Inadequate medical care and lack of Migraine information can set us up for a thinking pattern called catastrophizing. An estimated 25% of people with chronic Migraine struggle with catastrophizing. When Migraine attacks are out of control, it’s understandable how this pattern of thinking can take hold of our lives.
The term “catastrophizing” comes from the cognitive model of psychotherapy. In this theory, catastrophizing is one of several cognitive distortions that can negatively impact emotion and behavior. In simple terms, it’s a pattern of thinking that promotes negative feelings and self-sabotaging behaviors. It’s the habitual imagining the worst possible outcome from any unpleasant experience that can feel uncontrollable. In fact, the longer it goes on, the harder it is to break out of this thinking pattern.
Some examples of catastrophizing include:
- Thinking we’ve been misdiagnosed and really have life-threatening brain disease the doctors have missed
- Thinking we’re going to die from a Migraine attack even if it’s a typical one
- Fearing the ER is going to treat us like drug seekers when we’ve never been or had only a few bad experiences
- Believing all medications cause dangerous, intolerable side effects
- Believing nothing can help Migraine
- Convinced that everyone thinks we’re faking without evidence
- Convinced that everyone thinks we’re crazy without evidence
- Believing that no doctor can or wants to help us
Sometimes our worst fears really happen, so not every negative prediction that pops into our heads is a problem. The trouble comes when we get stuck in the habit of thinking the worst every time we are faced with an unpleasant experience. Let’s face it, Migraine attacks are seriously unpleasant, downright painful, and sometimes excruciating. There’s a big difference between a realistic assessment of potential outcomes and obsessive worry that everything will fall apart all the time
Why it matters
This mental anguish is linked to many negative outcomes for Migraine patients. A 2007 study published in Cephalagia2 concluded that catastrophizing is associated with poorer quality of life and impaired functioning of people living with migraine when compared with migraine patients who do not catastrophize.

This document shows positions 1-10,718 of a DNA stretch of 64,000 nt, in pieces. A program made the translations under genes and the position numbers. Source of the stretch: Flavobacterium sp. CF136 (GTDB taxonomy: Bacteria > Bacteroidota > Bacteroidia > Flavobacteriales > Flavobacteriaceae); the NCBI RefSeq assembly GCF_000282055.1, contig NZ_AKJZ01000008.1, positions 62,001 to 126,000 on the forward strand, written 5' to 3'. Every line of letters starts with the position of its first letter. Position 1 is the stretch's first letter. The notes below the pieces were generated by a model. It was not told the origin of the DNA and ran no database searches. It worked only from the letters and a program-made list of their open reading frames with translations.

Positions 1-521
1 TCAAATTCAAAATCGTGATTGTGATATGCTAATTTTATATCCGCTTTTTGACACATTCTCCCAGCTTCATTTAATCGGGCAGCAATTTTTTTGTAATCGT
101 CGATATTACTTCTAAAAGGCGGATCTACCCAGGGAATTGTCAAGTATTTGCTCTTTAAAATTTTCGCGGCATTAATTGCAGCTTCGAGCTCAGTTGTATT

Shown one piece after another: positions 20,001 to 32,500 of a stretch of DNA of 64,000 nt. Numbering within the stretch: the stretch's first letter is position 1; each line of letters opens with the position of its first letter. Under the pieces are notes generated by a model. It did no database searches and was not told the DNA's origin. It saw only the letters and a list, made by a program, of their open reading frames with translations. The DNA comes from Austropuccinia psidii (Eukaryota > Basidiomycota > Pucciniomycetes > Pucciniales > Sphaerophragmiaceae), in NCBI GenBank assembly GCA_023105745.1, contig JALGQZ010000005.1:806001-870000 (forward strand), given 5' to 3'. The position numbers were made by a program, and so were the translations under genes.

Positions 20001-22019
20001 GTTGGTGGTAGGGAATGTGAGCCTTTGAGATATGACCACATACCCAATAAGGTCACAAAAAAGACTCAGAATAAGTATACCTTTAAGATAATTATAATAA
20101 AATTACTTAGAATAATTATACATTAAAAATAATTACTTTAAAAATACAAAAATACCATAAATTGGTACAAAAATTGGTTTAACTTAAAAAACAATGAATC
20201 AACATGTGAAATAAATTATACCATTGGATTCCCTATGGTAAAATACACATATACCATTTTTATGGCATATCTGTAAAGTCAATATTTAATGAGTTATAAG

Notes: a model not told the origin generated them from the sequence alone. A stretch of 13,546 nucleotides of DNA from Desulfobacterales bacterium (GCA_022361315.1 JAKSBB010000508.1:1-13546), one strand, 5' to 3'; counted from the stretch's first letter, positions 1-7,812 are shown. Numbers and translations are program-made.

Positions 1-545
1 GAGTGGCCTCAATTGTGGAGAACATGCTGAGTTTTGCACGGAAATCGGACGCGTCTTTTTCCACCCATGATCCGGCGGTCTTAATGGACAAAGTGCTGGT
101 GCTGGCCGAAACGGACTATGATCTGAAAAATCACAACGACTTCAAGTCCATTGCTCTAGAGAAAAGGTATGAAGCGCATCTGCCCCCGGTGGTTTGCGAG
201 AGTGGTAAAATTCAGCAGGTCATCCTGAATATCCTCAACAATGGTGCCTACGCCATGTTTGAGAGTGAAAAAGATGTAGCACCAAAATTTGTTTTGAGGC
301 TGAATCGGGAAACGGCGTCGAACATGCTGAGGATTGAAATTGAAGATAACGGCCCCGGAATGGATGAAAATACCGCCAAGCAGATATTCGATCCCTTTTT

A more recent study published in the July, 2015 issue of Headache1 supported the earlier conclusions after exploring the occurrence of catastrophizing among women with migraine who were seeking weight loss treatment at an outpatient headache clinic.
Both studies concluded that a long-term pattern of catastrophizing is associated with:
- Higher attack frequency
- Longer attack duration
- Higher prevalence of allodynia
- Poor treatment response
- Increased rates of depression
- Increased rates of anxiety
- Decreased self-efficacy
- Greater levels of disability
- Poorer doctor-patient relationships
- Higher body mass index (BMI)
- Lower quality of life
- Four times greater risk of developing Chronic Migraine
What we can do about it
Catastrophizing isn’t a character flaw or moral weakness. It’s simply a pattern of thinking that can create misery our lives. The thoughts come racing in, no matter how hard we try to suppress them. We may have tried to stop on our own and failed.
The good news is that there are effective treatments to break the cycle of catastrophizing and give us a greater sense of control over Migraine. By seeking treatment, we lower our risk of worsening Migraine and improve our quality of life. The best treatment for catastrophizing is cognitive behavioral therapy (CBT). Almost any licensed mental health provider can offer CBT. However, the best results are achieved by working with one who specializes in behavioral pain management and understands Migraine. Ideally, our therapists should work closely with our Migraine specialists to coordinate our care.
Where to find a therapist
1Bond, D, Buse, D, et al. (May 2, 2015). Clinical Pain Catastrophizing in Women with Migraine and Obesity, Headache. July 2015; 55(7): 923-933. doi: 10.1111/head.12597
2Holroyd, K, Drew, J, et al (May 26, 2007). Impaired functioning and quality of life in severe Migraine: the role of catastrophizing and associated symptoms, Cephalalgia, 2007(27): 1156-1165, doi:10.111/j.1468-2982-2007-01420.x.